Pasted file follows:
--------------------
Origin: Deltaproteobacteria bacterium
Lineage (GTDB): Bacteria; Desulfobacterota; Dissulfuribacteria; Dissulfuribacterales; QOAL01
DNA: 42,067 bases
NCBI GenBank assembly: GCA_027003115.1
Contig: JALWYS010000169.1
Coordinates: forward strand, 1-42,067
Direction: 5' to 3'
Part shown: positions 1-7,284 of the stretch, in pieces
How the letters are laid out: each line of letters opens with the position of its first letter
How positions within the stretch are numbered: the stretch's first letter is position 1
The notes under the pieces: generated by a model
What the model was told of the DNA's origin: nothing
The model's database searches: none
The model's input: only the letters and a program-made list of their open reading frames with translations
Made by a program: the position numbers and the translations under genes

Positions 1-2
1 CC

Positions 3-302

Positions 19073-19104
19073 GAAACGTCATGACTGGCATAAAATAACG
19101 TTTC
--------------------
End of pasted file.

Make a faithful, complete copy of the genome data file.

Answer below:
Origin: Deltaproteobacteria bacterium
Lineage (GTDB): Bacteria; Desulfobacterota; Dissulfuribacteria; Dissulfuribacterales; QOAL01
DNA: 42,067 bases
NCBI GenBank assembly: GCA_027003115.1
Contig: JALWYS010000169.1
Coordinates: forward strand, 1-42,067
Direction: 5' to 3'
Part shown: positions 1-7,284 of the stretch, in pieces
How the letters are laid out: each line of letters opens with the position of its first letter
How positions within the stretch are numbered: the stretch's first letter is position 1
The notes under the pieces: generated by a model
What the model was told of the DNA's origin: nothing
The model's database searches: none
The model's input: only the letters and a program-made list of their open reading frames with translations
Made by a program: the position numbers and the translations under genes

Positions 1-2
1 CC

Positions 3-302

Positions 19073-19104
19073 GAAACGTCATGACTGGCATAAAATAACG
19101 TTTC